"I used to give recitals before my career in opera took over, and since recitals require an enormous amount of work, there didn’t seem time ", she said. "But then two years ago I began working with Philippe Cassard, and it is a true collaboration. We try out different things, and experiment until we find what we are both happy with, but fortunately we both always agree; we both have very good taste!"

"I also want to continue with recitals as I can’t go on forever singing the roles of young heroines", the slender, youthful 48 year-old-star explained, "roles that my light soprano ‘condemns’ me to. Regretfully, I might be ending my operatic career shortly and although I’d love to sing Donna Elvira, in Don Giovanni, it’s not a role for me!

The recital given by Dessay and Cassard was sublime.* Time stood still as they interpreted melodies full of sweetness and charm by Debussy, Chausson and Poulenc. Spectators were captivated by the freshness and elegance of the verses and the concert was pure enchantment, particularly in such a privileged setting.

For Cassard, commenting afterwards, being with Dessay, exquisite in her lagoon-coloured long satin dress, was nothing but sheer pleasure, a sentiment shared by all who were there.

Their concert followed a recital by the jazz pianist, Frenchman Baptiste Trotignon, who played several standard jazz pieces plus some of his own compositions, finishing with a short series of improvisations on themes from classical scores.

But however magical the festival, which continued throughout early August, it is not  the only attraction of the area, for the whole region boasts small medieval villages, including that of Saint-Sauvant, perched high on a hill. With the imposing fortified church of Saint-Sylvain, its steep winding streets, the ancient Font-Bigot washing house and the square tower which was used as a prison until 1870, it also possesses a lovely little art ‘design’ hotel, with an attractive small restaurant opposite, itself specializing in the occasional concert of jazz.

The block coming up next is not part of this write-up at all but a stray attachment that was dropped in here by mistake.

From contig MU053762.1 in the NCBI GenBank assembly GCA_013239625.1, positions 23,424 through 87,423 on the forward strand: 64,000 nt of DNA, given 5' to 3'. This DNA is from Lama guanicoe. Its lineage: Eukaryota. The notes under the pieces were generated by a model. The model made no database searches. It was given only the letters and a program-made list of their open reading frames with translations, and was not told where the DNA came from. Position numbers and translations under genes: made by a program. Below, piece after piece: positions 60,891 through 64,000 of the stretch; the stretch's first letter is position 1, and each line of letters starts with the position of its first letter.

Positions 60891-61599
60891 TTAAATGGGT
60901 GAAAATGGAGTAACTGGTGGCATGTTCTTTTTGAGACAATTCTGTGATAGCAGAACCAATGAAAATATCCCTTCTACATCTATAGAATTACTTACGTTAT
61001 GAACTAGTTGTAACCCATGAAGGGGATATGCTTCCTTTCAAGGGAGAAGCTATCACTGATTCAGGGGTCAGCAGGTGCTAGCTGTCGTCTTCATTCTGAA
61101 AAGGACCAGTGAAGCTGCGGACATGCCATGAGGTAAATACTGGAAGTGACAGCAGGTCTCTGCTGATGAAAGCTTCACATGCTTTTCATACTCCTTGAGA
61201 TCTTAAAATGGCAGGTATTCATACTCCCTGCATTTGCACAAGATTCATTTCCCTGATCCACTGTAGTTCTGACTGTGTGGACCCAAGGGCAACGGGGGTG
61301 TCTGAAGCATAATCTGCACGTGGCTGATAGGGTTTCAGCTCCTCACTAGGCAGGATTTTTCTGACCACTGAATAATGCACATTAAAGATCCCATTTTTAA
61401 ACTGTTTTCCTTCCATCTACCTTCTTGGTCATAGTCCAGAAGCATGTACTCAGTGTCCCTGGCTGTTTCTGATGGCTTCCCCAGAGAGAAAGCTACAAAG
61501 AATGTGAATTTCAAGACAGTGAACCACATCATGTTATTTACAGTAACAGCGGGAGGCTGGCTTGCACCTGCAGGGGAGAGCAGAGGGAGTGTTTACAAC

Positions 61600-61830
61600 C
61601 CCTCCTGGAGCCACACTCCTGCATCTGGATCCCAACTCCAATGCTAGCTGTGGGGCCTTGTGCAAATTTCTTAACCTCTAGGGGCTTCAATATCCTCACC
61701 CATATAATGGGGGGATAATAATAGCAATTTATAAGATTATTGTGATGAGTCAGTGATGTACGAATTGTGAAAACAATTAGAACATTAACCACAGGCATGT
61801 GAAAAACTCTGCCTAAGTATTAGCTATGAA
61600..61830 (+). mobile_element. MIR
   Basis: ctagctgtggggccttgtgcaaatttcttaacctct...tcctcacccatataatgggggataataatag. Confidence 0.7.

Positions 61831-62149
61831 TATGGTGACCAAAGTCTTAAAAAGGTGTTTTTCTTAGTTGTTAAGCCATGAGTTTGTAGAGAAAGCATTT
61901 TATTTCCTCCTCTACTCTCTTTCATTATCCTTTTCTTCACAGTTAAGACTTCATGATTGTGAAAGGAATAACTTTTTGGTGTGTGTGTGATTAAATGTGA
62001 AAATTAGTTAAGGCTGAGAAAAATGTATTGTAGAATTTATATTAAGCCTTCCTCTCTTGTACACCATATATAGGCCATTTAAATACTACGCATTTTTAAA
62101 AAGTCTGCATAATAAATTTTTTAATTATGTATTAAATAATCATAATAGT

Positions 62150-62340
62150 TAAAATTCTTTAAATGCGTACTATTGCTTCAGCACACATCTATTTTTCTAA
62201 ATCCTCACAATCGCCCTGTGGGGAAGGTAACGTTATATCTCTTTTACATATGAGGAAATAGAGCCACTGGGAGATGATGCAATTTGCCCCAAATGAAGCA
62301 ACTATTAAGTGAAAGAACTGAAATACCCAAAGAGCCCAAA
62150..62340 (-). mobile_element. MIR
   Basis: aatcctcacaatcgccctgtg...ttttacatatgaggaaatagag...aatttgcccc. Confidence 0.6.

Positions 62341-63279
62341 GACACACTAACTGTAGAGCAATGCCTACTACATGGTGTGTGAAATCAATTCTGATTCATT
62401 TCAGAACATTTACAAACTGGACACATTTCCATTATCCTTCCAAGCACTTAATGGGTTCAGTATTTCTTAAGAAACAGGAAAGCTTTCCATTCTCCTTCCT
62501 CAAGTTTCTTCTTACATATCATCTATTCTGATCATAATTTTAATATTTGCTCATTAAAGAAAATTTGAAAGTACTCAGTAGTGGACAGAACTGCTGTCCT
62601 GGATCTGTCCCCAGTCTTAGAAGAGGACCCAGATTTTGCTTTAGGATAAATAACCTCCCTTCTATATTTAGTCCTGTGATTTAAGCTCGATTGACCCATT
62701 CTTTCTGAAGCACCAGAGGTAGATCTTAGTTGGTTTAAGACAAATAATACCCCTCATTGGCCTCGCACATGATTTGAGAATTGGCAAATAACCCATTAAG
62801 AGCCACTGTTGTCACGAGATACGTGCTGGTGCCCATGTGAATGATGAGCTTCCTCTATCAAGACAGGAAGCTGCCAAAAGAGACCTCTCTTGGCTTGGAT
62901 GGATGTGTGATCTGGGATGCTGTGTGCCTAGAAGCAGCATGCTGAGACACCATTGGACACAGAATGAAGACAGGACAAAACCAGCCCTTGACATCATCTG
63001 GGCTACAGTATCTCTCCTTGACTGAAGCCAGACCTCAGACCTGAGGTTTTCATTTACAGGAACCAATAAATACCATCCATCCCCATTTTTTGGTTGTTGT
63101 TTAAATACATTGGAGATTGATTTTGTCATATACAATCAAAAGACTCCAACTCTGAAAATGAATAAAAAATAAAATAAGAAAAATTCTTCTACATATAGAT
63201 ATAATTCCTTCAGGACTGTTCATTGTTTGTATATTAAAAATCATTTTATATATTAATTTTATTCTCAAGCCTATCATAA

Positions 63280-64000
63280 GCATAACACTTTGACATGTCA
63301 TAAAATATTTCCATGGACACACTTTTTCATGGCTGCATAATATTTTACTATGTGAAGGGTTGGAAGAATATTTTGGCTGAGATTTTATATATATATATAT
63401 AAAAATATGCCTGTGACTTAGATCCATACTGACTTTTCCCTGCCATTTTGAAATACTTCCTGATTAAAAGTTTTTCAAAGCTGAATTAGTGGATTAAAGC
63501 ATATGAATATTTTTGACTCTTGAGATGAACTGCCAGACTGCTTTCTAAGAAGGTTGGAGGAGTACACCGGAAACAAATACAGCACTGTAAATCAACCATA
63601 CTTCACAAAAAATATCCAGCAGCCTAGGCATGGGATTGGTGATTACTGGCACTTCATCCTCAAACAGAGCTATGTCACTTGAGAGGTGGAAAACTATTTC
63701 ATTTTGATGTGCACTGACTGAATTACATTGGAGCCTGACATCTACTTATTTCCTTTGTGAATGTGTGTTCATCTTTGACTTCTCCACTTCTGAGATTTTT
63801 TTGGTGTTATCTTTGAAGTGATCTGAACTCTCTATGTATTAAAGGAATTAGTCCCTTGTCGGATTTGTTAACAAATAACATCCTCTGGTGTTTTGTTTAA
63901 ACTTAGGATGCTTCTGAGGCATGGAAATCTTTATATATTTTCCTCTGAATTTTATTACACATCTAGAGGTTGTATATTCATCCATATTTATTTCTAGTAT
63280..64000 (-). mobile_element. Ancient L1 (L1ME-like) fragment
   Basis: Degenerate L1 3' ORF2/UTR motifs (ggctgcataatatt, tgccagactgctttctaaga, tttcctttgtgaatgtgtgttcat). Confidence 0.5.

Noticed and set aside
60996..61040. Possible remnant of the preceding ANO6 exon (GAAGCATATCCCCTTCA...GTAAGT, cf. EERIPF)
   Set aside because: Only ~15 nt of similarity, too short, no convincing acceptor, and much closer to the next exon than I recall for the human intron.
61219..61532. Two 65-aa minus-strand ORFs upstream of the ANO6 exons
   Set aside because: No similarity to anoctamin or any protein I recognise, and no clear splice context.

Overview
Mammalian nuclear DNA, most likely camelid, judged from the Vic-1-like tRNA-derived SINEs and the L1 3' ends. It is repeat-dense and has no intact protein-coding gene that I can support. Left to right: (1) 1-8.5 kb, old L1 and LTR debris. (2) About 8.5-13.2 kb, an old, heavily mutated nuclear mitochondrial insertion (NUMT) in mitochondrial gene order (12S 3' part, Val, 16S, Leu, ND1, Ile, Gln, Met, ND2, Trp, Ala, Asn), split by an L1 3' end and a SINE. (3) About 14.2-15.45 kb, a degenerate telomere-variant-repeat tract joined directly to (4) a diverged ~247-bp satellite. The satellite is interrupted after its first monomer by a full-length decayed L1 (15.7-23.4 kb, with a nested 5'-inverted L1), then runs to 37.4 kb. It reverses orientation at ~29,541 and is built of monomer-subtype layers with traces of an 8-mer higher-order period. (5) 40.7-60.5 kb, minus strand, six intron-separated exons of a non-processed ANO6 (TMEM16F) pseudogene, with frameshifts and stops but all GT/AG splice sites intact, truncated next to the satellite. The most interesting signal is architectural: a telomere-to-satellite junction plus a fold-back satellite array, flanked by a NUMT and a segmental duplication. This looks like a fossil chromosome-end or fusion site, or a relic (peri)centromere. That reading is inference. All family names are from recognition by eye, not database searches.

Abbaye de Fontdouce

Moreover, and not least, Fontdouce is situated a mere 10 miles from the legendary town of Cognac, in the midst of sloping vineyards. As far back as Medieval times, the wines of the area were highly prized, and then, after being distilled to make eau-de-vie in the 17th century, it was discovered that the longer they spent in oak casks, the better they were. (Visits can be made to the museum of cognac at Migron.)

Today, cognac is exported throughout the world, the finest, X.O. Cognac having been aged at least 6 if not for 10 or 20 years. And as the jovial Philippe Cassard, Chevalier du Tastevin de Clos-Vougeot, left the castle of Plessis, residence of the Camus family, heading off to … Meursault, home of the finest of French white wines, one cannot help suspecting that the festival’s proximity to Cognac might add just a mite to this connoisseur’s attachment to the region.

* While no recording of the complete concert is available, a superb CD from Virgin Classics has recently been released, Debussy, Clair de Lune, Natalie Dessay/Philippe Cassard, a recording which includes four rare songs written by Debussy when he was barely 20.

Based in Paris, Patricia Boccadoro is a senior editor and member of the editorial board of Culturekiosque.